After an appeals court struck down key portions of a state law designed to prevent social media companies from freely making content moderation decisions, Florida wants the Supreme Court to weigh in.
Florida Attorney General Ashley Moody filed a petition Wednesday asking the highest court in the land to wade into the issue after two federal appeals courts issued contradictory rulings.
In Florida, the U.S. Court of Appeals for the 11th Circuit determined that it was unconstitutional for the state to prevent social media companies from issuing bans to political figures. While the court struck down most of the Florida law, the U.S. Court of Appeals for the 5th Circuit just upheld a parallel law in Texas known as House Bill 20, ruling that it did not violate social media sites’ First Amendment rights.
In Florida, Senate Bill 7072 prohibits platforms for banning or deprioritizing candidates for state office as well as news outlets above a certain size threshold. The law would open social media companies up to lawsuits when users or the state determine that they moderated content or user accounts in a way that violated the spirit of the law.
Unlike in Texas, the court that examined the Florida law found that social media companies fell under the First Amendment when it comes to making decisions about moderating content.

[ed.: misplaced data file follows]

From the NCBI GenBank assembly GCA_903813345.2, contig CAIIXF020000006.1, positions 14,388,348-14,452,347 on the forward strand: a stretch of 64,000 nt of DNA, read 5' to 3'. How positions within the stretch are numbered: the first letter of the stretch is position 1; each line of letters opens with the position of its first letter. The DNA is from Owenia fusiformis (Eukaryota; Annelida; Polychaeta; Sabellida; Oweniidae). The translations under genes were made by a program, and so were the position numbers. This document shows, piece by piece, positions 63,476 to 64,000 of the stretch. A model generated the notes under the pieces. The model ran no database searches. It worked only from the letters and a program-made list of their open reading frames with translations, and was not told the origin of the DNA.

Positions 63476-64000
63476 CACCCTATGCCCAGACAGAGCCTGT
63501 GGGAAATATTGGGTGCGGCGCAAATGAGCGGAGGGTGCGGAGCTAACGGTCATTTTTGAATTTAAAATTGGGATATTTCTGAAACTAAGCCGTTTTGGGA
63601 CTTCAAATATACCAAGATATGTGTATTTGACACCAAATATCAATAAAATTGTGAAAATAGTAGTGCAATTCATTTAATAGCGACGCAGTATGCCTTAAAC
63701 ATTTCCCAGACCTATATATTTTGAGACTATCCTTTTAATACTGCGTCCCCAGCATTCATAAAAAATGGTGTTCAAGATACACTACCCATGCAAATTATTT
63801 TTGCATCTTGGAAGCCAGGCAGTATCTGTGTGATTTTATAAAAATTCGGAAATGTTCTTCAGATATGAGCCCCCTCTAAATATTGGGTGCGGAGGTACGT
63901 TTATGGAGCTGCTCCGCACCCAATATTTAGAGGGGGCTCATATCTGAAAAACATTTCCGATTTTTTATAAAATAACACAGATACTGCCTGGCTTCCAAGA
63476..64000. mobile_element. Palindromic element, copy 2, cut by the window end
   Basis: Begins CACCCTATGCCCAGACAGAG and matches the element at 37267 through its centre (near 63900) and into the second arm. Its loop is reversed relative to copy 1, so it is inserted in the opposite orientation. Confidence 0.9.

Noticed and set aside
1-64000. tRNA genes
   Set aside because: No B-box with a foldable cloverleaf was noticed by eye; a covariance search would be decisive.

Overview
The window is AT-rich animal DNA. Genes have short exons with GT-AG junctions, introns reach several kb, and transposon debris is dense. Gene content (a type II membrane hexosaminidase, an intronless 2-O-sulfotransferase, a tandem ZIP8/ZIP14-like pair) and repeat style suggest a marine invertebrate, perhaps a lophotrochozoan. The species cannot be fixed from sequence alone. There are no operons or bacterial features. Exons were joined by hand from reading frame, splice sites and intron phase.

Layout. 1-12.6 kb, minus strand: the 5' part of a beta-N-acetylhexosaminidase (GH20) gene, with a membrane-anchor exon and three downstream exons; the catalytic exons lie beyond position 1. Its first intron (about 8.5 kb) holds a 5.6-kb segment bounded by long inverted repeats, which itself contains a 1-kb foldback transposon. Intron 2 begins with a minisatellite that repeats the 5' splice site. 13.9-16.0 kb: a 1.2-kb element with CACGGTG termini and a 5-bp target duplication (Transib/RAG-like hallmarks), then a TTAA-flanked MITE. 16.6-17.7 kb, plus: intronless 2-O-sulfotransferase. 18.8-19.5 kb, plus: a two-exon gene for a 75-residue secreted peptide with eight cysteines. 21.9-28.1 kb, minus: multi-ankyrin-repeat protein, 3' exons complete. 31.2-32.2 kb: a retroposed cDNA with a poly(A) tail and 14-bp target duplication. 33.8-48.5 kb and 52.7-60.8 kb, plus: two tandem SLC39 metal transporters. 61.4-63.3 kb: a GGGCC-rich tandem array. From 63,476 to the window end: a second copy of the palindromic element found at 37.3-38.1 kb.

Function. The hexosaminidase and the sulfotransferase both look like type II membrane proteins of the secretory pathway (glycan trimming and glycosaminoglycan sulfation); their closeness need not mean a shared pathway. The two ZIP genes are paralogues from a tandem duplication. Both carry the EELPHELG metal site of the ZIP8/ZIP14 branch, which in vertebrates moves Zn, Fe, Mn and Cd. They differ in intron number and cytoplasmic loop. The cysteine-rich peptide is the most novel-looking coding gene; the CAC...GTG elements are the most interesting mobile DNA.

“We conclude that social media platforms’ content-moderation activities — permitting, removing, prioritizing, and deprioritizing users and posts — constitute ‘speech’ within the meaning of the First Amendment,” the panel of judges wrote in the court ruling.
Netchoice, an industry group representing Meta, Google, Twitter and other tech companies, projected confidence that the Supreme Court would resolve the state-level fight over content moderation in its favor, though how things will shake out is ultimately difficult to predict.
“We agree with Florida that the U.S. Supreme Court should hear this case…” NetChoice Vice President and General Counsel Carl Szabo said. “We look forward to seeing Florida in Court and having the lower court’s decision upheld. We have the Constitution and over a century of precedent on our side.”
Florida escalates the fight over a controversial social media law to the Supreme Court by Taylor Hatmaker originally published on TechCrunch